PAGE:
American here: that sort of thing would be totally unacceptable here too, evidently except for bizarre cultures like that in the story, the bizarre aspect being the reason for the story, I'm guessing.

people feign disgust at these articles but we're all complicit and understanding that this is way things are

Speak for yourself. As a manager, I've shut down far, far more innocuous things than described in the article. And now that I'm old and cranky, I'll call out those above me just as easily.

The problem is that I don't work at Riot, and likely never will, so I can hardly be accused of "knowing it's all true" nor of being complicit. I've briefly consulted at shops full of "bros", and usually ski-daddled right out (I mean, yeesh, do you never tire of being eternally 13 years old?). If they were over there calling each other "cocksuckers", I must not have stuck around long enough to find out.

So you're right about one thing: nothing will change, because decent people won't work at those places. Unfortunately, while all the decent human beings work elsewhere, some wide-eyed woman shows up once in a while.


>As a manager, I've shut down far, far more innocuous things than described in the article. And now that I'm old and cranky, I'll call out those above me just as easily.

Same here. Anything approaching the level of stuff in that article would be a "you're a hair's breadth away from looking for a new job" conversation. Hell, I had a crufty QA manager that reported to me that was a sweet human being, but I had to break him of the habit of referring to a dead server as being "tits up".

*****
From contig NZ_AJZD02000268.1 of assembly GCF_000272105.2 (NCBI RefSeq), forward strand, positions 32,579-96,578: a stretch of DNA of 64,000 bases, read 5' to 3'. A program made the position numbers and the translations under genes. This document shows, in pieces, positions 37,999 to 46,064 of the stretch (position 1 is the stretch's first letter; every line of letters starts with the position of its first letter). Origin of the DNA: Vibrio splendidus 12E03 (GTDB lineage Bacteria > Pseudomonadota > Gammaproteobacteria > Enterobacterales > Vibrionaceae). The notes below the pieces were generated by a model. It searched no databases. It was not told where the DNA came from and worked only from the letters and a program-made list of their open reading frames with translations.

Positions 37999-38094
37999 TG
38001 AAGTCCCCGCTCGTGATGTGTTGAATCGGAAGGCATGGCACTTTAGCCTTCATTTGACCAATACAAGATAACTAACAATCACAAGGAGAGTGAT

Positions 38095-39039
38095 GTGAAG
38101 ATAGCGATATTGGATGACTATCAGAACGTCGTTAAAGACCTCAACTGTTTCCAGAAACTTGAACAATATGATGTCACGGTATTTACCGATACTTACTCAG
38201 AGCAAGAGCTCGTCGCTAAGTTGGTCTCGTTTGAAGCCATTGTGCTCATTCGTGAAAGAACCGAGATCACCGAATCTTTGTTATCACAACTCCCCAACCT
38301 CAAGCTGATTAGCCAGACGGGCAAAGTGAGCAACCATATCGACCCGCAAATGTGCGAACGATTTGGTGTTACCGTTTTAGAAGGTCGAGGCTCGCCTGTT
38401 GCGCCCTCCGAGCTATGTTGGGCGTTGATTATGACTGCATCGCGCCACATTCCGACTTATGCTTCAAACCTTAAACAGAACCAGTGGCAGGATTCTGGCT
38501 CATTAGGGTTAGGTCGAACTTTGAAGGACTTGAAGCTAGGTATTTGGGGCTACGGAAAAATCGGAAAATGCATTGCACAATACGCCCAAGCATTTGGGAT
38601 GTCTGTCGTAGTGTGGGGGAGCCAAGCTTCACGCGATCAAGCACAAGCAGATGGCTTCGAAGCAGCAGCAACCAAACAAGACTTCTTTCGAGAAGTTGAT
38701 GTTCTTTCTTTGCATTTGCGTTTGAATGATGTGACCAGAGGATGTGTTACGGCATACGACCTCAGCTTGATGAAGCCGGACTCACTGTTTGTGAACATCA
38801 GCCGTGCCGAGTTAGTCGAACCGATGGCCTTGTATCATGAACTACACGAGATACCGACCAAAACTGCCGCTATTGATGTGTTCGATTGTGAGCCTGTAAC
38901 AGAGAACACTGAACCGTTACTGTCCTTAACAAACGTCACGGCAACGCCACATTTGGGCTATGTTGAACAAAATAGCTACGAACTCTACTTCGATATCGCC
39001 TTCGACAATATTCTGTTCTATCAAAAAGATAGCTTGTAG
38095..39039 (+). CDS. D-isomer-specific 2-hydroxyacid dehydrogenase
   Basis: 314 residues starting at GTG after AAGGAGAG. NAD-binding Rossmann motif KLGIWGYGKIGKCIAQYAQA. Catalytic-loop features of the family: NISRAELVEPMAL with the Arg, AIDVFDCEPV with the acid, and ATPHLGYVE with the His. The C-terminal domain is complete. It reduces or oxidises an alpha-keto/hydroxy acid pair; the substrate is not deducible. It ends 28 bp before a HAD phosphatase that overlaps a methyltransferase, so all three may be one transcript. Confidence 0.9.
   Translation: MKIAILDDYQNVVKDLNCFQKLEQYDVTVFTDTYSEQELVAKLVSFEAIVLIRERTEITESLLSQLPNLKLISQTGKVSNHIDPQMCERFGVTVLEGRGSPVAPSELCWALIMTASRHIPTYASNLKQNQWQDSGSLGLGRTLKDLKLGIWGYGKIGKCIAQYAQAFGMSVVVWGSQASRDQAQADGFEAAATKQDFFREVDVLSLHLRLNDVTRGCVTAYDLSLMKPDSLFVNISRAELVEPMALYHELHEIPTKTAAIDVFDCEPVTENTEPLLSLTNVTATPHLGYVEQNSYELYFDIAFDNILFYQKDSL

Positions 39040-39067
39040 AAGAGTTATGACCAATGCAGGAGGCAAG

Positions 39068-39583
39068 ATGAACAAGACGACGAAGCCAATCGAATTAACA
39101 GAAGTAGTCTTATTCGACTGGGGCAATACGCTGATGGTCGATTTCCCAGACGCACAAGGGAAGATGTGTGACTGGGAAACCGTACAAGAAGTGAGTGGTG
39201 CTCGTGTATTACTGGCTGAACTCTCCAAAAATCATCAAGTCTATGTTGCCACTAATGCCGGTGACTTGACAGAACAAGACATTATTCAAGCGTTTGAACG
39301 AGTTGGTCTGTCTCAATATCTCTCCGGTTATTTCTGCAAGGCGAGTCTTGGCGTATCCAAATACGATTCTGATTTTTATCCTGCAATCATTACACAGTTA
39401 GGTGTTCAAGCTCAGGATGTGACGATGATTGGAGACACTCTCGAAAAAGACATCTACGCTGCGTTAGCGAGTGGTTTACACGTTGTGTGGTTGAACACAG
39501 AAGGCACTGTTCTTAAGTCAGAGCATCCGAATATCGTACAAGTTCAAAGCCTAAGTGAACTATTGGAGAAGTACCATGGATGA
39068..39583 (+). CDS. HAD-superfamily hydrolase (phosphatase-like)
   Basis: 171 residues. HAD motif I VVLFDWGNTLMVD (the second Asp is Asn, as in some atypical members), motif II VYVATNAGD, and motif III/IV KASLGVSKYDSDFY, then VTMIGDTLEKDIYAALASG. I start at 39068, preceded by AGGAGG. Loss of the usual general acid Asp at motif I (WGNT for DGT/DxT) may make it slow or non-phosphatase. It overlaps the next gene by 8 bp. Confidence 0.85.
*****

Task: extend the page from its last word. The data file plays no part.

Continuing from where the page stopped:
Going up the chain, I got into a very heated conversation with the EVP I reported to about his advice to a female Director that she needed to be "more agreeable". She was one of the most agreeable and accommodating people I'd ever worked with. Never mind that her peers (all male, myself included) were all very outspoken and opinionated, and never received similar advice.

TBH, if anyone described a company as having a "frat party atomosphere" that'd be an instant disqualification in my mind.


Absolutely fucking not. If stuff like this happened at any place I ever worked at heads would roll, and fast.

These things are highly cultural: If you land at a place (like, apparently, Riot) and you are outnumbered by a few hundred people who are more or less accustomed to this behavior, the insanity is like a tidal wave and will realistically be impossible to stem and I wouldn't assume anyone to have the strength to do it (although I very much applaud anyone who does!)

The beautiful part is, that you don't. This is not normal. You do not have to endure this or be complicit. Do not work with or for assholes.


This isn't the way things are though, at least no where I've worked. I work in the finance industry as a software developer and if any of that stuff happened, there would be a huge outcry and some serious reprimands and firings.

In most of America things are nothing like that. These are immature people that got lucky and rich and still act like frat boys.


Virtually every woman I know has stories like the ones in both this blog post and the original big Kotaku piece. The sheer pervasive depth of Riot's misogynistic culture is less common, but it's a difference in degree, not in kind.